• KPP-2 is intended to assess the successful creation of new exascale science and engineering DOE mission application capabilities. Applications targeting KPP-2 are required to define an exascale challenge problem that represents a significant capability advance in its area of interest to the DOE…The distinguishing feature of KPP-2 applications relative to those targeting KPP-1 is the amount of new capability that must be developed to enable execution of the exascale challenge problem. Many KPP-2 applications lack sufficient code infrastructure from which to calculate an FOM performance baseline (e.g., they started in the ECP as mere prototypes). Without a well-defined starting point at the 10–20 PFLOP/s scale, it is unclear what FOM improvement would correspond to a successful outcome. A more appropriate measure of success for these applications is whether the necessary capability to execute their exascale challenge problems is in place at the end of the project, not the relative performance improvement throughout the project.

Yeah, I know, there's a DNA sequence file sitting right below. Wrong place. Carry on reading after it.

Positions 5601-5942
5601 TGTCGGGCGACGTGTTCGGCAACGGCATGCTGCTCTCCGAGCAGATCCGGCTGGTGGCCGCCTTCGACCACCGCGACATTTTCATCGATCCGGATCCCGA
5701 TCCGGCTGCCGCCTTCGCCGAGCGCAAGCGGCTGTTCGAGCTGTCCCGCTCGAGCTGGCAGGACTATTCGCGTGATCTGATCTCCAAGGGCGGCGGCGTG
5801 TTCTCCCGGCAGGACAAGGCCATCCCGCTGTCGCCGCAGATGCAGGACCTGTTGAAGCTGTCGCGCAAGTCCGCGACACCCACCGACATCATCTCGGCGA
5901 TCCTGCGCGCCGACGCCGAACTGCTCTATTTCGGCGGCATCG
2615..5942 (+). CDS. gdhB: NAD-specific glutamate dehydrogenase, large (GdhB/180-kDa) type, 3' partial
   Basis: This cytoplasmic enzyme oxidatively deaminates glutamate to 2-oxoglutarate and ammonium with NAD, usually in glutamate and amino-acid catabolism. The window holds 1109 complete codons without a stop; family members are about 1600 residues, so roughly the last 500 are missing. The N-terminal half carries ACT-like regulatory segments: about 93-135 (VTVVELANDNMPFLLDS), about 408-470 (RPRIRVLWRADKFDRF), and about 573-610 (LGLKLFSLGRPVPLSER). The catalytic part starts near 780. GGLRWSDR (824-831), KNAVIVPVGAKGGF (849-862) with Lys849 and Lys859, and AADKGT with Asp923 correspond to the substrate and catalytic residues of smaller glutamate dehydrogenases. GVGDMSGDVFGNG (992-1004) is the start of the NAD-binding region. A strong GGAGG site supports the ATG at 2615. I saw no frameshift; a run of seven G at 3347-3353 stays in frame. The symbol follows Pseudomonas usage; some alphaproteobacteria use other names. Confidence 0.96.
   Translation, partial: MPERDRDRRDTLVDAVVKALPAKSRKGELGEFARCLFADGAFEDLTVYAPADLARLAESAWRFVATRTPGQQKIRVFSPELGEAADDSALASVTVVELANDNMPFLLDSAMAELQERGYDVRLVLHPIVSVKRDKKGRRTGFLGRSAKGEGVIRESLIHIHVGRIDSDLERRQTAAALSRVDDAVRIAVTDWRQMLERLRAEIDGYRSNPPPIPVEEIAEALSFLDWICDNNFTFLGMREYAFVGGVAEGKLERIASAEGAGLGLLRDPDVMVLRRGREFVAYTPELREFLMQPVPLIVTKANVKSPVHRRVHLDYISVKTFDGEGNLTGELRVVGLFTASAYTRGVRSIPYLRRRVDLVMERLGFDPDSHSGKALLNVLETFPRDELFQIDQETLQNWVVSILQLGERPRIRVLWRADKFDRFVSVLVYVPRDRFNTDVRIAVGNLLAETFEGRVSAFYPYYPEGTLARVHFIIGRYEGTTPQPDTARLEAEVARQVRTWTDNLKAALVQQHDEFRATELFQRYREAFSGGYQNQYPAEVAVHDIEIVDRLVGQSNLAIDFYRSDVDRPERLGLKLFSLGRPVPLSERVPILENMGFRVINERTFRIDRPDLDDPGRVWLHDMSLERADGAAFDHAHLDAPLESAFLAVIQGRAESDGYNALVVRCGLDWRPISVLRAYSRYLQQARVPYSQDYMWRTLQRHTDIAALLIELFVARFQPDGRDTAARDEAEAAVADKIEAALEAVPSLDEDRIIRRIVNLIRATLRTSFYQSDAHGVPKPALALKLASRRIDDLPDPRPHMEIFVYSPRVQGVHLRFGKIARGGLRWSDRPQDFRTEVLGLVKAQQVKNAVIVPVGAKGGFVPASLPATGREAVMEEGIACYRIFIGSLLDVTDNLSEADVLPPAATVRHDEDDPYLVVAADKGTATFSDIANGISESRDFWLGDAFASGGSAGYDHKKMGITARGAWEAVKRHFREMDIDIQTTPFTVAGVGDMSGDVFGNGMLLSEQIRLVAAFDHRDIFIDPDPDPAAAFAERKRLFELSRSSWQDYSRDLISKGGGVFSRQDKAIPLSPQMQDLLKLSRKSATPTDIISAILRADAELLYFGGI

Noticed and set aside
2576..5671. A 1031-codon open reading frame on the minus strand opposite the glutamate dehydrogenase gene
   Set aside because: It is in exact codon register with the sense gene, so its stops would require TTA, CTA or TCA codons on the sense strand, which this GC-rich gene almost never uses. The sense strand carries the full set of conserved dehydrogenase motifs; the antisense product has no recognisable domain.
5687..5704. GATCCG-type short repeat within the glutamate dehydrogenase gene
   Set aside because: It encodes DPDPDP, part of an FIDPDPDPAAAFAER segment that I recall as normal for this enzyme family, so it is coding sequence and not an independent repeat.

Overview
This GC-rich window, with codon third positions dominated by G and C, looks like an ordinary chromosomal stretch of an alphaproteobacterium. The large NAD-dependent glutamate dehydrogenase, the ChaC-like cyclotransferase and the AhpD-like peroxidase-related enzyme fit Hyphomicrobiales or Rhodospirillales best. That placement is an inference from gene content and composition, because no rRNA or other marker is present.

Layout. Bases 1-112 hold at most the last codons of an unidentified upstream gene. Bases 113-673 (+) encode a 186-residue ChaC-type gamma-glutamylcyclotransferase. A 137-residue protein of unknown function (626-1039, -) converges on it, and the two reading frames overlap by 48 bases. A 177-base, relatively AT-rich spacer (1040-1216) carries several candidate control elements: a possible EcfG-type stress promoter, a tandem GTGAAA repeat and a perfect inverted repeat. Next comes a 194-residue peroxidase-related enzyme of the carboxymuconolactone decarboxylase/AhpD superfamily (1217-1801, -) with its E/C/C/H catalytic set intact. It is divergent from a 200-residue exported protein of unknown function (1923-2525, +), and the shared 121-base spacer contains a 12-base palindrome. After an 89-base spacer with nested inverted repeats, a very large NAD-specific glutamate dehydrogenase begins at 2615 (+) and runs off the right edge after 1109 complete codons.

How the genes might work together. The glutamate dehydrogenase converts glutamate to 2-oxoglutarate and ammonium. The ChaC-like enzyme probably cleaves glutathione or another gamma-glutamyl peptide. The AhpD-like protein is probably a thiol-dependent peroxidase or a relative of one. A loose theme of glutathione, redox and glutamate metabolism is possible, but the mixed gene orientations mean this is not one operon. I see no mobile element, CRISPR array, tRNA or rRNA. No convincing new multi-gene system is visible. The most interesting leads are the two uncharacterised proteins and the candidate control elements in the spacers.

• KPP-3 is used to measure the impact of both co-design software products and the projects in the ECP’s ST (software technology) scope. ECP KPP-3 impact goals and metrics are the primary high-level means of connecting ECP co-design efforts to the ECP effort as a whole. Achieving these KPP-3 impact goals defines how the ECP’s co-design centers are reviewed and how their success is determined.

The report is fairly detailed and discusses specific challenges encountered and steps taken to adapt code. Much of the work required is to implement parallelism to make more efficient use of the heterogeneous architectures and varying accelerators (Nvidia, AMD, and Intel) planned for the coming exascale systems.

Shown below are lists of applications targeting KPP-1 and KPP-2.

One interesting example is the EXAALT (Exascale Atomistic capability for Accuracy, Length and Time) project; it combines three state-of-the-art codes – LAMMPS, LATTE, and ParSplice – into a unified tool that will leverage exascale platforms across all three dimensions (ALT).